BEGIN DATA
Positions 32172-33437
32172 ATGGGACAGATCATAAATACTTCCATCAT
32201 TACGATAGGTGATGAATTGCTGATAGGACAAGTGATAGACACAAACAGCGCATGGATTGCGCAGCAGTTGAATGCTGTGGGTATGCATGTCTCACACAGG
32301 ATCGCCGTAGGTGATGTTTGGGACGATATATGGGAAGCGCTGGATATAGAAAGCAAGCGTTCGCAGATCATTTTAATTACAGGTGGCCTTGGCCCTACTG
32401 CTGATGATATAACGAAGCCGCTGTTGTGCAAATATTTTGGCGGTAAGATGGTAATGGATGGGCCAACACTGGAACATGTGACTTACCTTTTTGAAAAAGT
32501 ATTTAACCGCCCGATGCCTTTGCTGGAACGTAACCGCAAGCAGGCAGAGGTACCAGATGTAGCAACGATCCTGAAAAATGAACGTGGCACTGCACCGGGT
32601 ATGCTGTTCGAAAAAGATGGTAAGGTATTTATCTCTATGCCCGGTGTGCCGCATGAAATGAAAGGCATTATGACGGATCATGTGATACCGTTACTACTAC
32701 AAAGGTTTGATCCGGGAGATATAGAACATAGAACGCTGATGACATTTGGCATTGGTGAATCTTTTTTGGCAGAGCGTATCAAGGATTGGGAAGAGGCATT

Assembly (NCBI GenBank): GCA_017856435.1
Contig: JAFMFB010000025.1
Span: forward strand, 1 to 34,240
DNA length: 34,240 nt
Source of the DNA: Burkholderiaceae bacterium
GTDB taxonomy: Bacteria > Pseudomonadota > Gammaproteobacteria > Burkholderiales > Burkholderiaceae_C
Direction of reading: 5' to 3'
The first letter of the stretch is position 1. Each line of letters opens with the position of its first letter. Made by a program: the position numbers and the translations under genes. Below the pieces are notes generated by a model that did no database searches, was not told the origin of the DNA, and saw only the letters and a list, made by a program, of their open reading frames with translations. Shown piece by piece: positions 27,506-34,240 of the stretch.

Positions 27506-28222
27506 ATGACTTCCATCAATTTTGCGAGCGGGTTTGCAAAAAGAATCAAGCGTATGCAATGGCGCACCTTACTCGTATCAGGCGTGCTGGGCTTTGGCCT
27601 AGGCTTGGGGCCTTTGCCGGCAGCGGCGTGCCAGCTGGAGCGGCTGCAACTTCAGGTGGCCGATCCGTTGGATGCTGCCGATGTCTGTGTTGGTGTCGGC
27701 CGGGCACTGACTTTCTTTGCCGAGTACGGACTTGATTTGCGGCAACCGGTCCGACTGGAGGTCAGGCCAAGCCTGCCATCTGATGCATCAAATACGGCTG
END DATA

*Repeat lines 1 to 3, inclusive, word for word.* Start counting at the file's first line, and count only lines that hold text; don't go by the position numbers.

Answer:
Positions 32172-33437
32172 ATGGGACAGATCATAAATACTTCCATCAT
32201 TACGATAGGTGATGAATTGCTGATAGGACAAGTGATAGACACAAACAGCGCATGGATTGCGCAGCAGTTGAATGCTGTGGGTATGCATGTCTCACACAGG